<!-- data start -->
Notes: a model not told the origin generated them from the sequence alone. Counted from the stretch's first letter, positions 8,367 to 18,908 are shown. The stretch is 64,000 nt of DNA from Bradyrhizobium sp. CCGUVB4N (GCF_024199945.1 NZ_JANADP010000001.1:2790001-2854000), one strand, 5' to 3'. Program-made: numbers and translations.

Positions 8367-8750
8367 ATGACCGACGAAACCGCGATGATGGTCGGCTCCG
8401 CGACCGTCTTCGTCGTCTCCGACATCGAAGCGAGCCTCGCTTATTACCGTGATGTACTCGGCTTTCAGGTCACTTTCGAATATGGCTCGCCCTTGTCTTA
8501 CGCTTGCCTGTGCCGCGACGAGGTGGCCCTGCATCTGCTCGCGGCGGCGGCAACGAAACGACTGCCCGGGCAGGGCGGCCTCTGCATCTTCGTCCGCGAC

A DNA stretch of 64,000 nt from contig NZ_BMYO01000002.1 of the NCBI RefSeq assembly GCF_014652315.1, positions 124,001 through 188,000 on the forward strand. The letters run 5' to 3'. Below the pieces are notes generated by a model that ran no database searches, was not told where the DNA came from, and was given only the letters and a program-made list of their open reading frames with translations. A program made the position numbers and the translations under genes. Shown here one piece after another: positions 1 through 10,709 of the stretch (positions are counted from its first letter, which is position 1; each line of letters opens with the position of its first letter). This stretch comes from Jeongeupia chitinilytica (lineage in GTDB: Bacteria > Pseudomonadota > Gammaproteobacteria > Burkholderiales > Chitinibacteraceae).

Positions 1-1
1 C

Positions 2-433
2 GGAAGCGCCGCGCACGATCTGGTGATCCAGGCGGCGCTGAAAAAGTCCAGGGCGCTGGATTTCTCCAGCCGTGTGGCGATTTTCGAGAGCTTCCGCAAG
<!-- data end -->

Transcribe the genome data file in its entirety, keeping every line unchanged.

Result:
Notes: a model not told the origin generated them from the sequence alone. Counted from the stretch's first letter, positions 8,367 to 18,908 are shown. The stretch is 64,000 nt of DNA from Bradyrhizobium sp. CCGUVB4N (GCF_024199945.1 NZ_JANADP010000001.1:2790001-2854000), one strand, 5' to 3'. Program-made: numbers and translations.

Positions 8367-8750
8367 ATGACCGACGAAACCGCGATGATGGTCGGCTCCG
8401 CGACCGTCTTCGTCGTCTCCGACATCGAAGCGAGCCTCGCTTATTACCGTGATGTACTCGGCTTTCAGGTCACTTTCGAATATGGCTCGCCCTTGTCTTA
8501 CGCTTGCCTGTGCCGCGACGAGGTGGCCCTGCATCTGCTCGCGGCGGCGGCAACGAAACGACTGCCCGGGCAGGGCGGCCTCTGCATCTTCGTCCGCGAC

A DNA stretch of 64,000 nt from contig NZ_BMYO01000002.1 of the NCBI RefSeq assembly GCF_014652315.1, positions 124,001 through 188,000 on the forward strand. The letters run 5' to 3'. Below the pieces are notes generated by a model that ran no database searches, was not told where the DNA came from, and was given only the letters and a program-made list of their open reading frames with translations. A program made the position numbers and the translations under genes. Shown here one piece after another: positions 1 through 10,709 of the stretch (positions are counted from its first letter, which is position 1; each line of letters opens with the position of its first letter). This stretch comes from Jeongeupia chitinilytica (lineage in GTDB: Bacteria > Pseudomonadota > Gammaproteobacteria > Burkholderiales > Chitinibacteraceae).

Positions 1-1
1 C

Positions 2-433
2 GGAAGCGCCGCGCACGATCTGGTGATCCAGGCGGCGCTGAAAAAGTCCAGGGCGCTGGATTTCTCCAGCCGTGTGGCGATTTTCGAGAGCTTCCGCAAG